A major preaching point of community development is “play
to your strengths.” In Oklahoma that can mean anything            On October 15, 2005, it opened for business. By the
from Native American and Western heritage to outdoor              end of the year, just 2 ½ months later, more than 4,500
                                         recreation and           visitors from 24 states had walked through the museum’s
                                         natural resources        downtown Pauls Valley doors. Those visitors also
                                         to interesting and       frequented other establishments in downtown, making the
                                         unique people.           museum a catalyst for downtown business.
                                           Pauls Valley is        Along with a menagerie of displays in the action figure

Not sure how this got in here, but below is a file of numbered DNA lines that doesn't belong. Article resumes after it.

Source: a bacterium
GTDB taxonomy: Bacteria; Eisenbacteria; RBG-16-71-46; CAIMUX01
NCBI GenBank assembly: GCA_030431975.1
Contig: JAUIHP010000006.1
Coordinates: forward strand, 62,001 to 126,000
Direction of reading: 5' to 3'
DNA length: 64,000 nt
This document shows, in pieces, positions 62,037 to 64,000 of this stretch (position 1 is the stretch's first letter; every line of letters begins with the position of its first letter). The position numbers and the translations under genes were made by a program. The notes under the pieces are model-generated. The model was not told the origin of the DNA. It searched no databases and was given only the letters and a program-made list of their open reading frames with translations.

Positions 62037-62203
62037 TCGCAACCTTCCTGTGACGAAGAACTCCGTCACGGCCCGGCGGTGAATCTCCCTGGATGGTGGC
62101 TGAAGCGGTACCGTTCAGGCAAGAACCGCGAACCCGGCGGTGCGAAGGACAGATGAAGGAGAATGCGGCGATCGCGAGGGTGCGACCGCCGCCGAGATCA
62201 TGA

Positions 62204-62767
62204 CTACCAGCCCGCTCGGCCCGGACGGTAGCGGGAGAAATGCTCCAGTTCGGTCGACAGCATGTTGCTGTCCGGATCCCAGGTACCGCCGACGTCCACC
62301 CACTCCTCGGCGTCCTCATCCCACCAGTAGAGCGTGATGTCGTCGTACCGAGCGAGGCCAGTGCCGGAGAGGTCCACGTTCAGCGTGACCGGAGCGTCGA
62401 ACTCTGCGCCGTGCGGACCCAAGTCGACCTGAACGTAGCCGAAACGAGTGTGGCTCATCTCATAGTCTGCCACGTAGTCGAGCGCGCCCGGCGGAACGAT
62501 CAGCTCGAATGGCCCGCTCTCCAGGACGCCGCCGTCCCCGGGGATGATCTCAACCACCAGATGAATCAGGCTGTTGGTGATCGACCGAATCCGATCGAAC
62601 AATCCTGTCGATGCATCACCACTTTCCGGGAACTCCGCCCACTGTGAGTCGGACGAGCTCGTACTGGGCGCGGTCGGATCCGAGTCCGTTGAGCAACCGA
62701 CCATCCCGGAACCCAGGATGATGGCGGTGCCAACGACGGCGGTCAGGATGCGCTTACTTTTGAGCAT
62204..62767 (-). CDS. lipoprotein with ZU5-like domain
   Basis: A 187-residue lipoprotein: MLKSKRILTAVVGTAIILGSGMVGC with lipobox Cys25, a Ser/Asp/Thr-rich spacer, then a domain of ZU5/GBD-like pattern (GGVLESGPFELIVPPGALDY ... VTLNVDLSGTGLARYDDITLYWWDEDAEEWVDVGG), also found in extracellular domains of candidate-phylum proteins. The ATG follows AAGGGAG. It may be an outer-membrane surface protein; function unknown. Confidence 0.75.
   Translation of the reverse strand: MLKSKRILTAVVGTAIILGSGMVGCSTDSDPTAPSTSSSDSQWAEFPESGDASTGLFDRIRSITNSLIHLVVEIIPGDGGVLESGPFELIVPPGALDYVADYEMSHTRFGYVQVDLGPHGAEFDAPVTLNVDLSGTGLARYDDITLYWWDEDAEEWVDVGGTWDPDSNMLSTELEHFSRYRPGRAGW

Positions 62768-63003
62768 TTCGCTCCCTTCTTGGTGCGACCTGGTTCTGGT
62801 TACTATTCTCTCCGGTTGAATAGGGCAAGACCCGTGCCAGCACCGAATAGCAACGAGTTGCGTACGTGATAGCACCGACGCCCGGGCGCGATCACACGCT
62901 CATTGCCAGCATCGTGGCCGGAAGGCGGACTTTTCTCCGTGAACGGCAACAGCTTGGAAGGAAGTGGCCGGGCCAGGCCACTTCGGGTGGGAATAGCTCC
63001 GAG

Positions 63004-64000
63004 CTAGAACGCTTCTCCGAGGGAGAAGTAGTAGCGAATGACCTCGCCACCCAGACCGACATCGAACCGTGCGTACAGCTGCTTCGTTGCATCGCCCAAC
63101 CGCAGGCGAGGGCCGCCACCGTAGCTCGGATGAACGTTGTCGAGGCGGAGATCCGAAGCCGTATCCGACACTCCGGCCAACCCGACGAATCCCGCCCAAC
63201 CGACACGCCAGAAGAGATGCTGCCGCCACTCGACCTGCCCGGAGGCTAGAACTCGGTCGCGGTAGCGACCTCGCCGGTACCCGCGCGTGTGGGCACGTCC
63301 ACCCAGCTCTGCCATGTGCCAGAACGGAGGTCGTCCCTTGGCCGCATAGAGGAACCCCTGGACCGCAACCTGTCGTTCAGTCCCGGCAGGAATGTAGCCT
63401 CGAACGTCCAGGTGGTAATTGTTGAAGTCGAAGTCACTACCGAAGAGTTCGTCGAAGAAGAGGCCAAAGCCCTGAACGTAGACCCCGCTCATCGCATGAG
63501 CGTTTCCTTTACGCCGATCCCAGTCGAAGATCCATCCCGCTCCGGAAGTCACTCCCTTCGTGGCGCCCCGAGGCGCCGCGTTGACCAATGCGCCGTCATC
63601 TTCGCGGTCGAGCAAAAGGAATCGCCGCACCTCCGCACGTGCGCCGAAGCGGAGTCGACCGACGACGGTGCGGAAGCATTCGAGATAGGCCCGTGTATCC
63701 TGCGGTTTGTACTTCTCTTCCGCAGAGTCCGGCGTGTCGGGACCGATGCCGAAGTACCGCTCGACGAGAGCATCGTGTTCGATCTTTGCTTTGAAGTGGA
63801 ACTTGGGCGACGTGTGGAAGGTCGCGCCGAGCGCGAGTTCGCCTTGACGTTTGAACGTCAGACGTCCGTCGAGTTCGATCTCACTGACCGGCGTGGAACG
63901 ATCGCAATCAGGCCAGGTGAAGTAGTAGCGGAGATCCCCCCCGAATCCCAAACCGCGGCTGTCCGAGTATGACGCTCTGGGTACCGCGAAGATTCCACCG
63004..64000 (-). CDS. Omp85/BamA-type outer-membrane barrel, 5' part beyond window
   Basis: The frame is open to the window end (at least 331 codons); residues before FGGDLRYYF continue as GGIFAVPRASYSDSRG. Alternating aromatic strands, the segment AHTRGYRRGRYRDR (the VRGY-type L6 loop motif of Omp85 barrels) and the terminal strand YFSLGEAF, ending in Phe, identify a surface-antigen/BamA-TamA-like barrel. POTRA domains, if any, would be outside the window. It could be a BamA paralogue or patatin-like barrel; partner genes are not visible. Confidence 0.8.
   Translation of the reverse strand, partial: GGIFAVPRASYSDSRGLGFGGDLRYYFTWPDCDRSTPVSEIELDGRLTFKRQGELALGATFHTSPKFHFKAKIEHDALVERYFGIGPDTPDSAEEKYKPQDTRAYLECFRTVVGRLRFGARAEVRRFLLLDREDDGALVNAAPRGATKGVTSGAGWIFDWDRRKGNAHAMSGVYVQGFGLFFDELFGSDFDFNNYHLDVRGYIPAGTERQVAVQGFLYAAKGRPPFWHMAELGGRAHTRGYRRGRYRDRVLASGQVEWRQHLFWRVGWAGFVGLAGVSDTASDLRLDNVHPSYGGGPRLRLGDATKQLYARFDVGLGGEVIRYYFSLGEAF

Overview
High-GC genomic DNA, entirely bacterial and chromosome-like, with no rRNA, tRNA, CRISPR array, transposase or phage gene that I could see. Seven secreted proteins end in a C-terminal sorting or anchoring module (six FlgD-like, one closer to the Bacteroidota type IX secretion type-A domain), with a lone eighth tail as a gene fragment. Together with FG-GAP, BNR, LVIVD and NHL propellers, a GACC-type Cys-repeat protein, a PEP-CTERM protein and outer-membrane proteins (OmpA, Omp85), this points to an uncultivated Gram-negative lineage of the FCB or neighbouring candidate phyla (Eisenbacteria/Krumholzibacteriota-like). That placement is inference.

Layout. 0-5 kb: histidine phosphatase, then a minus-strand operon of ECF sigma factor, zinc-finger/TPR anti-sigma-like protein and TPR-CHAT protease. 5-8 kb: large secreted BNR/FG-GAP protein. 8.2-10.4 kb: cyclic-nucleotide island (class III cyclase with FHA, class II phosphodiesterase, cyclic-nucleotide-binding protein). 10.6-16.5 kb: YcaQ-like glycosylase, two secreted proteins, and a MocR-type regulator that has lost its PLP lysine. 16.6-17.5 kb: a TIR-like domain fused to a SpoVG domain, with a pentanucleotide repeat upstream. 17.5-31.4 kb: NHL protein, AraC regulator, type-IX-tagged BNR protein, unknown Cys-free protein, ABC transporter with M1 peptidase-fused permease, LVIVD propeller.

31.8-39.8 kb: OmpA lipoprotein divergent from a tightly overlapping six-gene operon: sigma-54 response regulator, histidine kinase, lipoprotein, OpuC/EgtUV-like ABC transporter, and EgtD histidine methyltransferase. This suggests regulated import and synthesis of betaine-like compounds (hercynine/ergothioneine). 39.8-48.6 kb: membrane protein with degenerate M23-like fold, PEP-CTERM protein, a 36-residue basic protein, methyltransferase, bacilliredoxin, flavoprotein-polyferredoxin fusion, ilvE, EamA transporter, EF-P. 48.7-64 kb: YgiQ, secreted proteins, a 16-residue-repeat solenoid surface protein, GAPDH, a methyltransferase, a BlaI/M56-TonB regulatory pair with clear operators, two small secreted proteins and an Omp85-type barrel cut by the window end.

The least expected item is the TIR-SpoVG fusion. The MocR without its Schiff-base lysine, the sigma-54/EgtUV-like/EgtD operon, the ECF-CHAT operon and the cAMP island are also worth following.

using the strength     museum, visitors find something unusual in museums of
                                           of one of its own, a   this sort, places for the kids to play – play with G.I. Joe
                                           local artist named     and Barbie, play with Legos, and even play and dress up
                                           Kevin Stark who        as their favorite comic book heroes. It is a great experience
                                           has been working       for kids of all ages (though, I personally found the outfits
                                           in the art field       to be a bit small). When you visit the museum, you’re not
most of his life. You may even have some of his pieces in         just visiting Pauls Valley, you’re stopping by Gotham City,
your home. His body of work includes portraits, logos,            Metropolis, and Springfield.
comic books, children’s book illustrations, and action figures